Constitutional Law Criminal Law

South Carolina Church Shooting Case Raises Question of Whether a Defendant Should Be Allowed to Represent Himself in a Death Penalty Case?

Against the advice of a federal judge, accused South Carolina church shooter Dylann Storm Roof will represent himself in a federal death penalty trial that began Monday. Roof filed a motion under seal Sunday to represent himself having also been found competent to stand trial. Federal District Court Judge Richard Gergel granted the motion moments before jury selection began. The case stems from the June 2015 shooting deaths of nine black worshipers at Emanuel African Methodist Episcopal Church in Charleston, South Carolina. Due to Root’s affirmed white supremacist views and his brandishing of the Confederate flag in many of the images he posted on social media, Governor Nikki Haley agreed to take down the Confederate flag that had until then always flown above the State Capitol grounds.

Once he was found competent to stand trial, Roof had to go through a brief questioning by the court to assess if he was sufficiently competent to act as his own counsel. Most defendants who make this decision usually make a stop at the prison law library first to bone up on a few terms and issues that they may be questioned about. Newspaper accounts on the case say the inquiry lasted less than ten minutes. But the Supreme Court in the landmark decision of Faretta v. California held that a defendant has an absolute Constitutional right to represent himself in a criminal proceeding. And then in Godinez v. Moran the Supreme Court clarified that the question is if the defendant is competent to waive his right to counsel not whether the defendant is competent enough to defend himself. And if you look at the Moran case you would see how low the bar of that competency is. Justice Harry Blackmun pointed that out in his dissent in the Moran decision (he also dissented from the Faretta case:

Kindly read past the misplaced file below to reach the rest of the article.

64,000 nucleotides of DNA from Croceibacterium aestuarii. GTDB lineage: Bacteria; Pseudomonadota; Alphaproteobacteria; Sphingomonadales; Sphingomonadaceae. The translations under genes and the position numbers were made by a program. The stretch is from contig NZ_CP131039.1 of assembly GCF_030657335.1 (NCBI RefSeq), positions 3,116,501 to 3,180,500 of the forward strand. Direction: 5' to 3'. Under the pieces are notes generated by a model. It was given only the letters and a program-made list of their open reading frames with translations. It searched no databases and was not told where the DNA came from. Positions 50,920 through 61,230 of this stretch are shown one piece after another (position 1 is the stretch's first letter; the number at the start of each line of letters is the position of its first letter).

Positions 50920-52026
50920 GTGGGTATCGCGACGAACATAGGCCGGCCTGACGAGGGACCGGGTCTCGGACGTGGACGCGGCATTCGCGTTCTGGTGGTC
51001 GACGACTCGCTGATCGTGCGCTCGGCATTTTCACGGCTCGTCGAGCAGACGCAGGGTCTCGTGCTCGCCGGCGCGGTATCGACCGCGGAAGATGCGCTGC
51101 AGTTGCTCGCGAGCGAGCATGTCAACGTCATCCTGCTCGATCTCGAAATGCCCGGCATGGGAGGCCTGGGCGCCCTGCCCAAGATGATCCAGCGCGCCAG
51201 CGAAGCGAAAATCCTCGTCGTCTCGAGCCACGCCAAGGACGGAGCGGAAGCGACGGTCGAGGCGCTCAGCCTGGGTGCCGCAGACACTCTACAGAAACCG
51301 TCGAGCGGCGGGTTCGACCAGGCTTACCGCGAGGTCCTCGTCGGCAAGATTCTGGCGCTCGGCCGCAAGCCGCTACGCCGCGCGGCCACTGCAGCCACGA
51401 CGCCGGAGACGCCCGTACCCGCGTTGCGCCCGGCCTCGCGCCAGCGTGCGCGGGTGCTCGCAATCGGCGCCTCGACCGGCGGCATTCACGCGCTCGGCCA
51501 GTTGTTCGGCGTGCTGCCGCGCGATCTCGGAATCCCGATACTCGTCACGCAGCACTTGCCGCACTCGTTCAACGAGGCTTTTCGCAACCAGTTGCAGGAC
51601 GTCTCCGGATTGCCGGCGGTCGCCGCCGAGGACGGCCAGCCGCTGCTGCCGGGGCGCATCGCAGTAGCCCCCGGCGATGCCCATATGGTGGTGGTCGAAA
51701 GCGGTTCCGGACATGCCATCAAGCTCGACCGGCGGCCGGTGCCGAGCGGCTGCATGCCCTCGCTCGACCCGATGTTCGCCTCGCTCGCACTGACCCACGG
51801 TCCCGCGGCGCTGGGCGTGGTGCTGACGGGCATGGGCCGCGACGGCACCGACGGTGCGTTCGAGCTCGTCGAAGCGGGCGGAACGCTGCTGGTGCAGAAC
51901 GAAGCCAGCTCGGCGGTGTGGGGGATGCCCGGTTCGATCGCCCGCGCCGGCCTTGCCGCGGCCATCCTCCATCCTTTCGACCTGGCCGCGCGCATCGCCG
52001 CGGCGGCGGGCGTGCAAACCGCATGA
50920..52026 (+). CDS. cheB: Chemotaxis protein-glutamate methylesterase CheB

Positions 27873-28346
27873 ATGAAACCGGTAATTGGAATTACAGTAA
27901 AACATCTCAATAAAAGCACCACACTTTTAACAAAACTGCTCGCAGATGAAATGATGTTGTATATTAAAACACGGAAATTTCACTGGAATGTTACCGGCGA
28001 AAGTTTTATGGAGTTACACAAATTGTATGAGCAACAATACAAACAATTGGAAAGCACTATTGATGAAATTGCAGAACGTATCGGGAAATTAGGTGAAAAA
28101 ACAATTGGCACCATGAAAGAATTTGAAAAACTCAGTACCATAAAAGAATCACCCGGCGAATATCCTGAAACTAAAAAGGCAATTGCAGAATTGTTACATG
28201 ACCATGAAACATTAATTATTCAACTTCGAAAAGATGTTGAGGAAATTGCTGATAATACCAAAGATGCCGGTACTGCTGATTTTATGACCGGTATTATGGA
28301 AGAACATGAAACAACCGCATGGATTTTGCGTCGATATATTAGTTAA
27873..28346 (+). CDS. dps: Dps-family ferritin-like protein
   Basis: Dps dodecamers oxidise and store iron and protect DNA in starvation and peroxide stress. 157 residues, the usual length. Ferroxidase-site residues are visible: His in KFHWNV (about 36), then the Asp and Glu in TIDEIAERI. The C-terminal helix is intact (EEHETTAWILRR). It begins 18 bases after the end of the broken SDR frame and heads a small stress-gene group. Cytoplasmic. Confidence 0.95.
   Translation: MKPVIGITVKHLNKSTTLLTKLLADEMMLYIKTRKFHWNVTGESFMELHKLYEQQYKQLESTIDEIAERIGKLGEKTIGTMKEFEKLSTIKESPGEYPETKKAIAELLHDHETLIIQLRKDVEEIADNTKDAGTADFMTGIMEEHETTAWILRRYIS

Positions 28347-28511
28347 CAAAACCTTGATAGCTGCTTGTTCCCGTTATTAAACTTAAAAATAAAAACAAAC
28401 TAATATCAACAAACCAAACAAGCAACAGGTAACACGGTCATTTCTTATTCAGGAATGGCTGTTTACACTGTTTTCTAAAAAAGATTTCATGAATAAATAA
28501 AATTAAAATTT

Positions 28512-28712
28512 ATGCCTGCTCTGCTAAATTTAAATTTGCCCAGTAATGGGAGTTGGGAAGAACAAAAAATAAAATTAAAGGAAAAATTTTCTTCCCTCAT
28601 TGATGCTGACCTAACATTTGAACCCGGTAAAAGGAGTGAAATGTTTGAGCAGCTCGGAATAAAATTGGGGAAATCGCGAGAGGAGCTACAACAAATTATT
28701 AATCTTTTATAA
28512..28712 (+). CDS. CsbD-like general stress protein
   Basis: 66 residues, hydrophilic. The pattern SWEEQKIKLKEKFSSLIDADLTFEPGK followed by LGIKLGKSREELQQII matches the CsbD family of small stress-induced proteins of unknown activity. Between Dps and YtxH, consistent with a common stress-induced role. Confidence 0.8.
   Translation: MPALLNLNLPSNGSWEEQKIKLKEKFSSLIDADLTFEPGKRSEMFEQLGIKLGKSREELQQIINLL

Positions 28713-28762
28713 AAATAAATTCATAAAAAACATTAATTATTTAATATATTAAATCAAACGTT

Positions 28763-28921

Just a few months after he attempted to commit suicide, Moran essentially volunteered himself for execution: He sought to waive the right to counsel, to plead guilty to capital murder, and to prevent the presentation of any mitigating evidence on his behalf. The psychiatrists’ reports supplied one explanation for Moran’s self-destructive behavior: his deep depression. And Moran’s own testimony suggested another: the fact that he was being administered simultaneously four different prescription medications. To try, convict, and punish one so helpless to defend himself contravenes fundamental principles of fairness and impugns the integrity of our criminal justice system.

Fool for a client?
Fool for a client?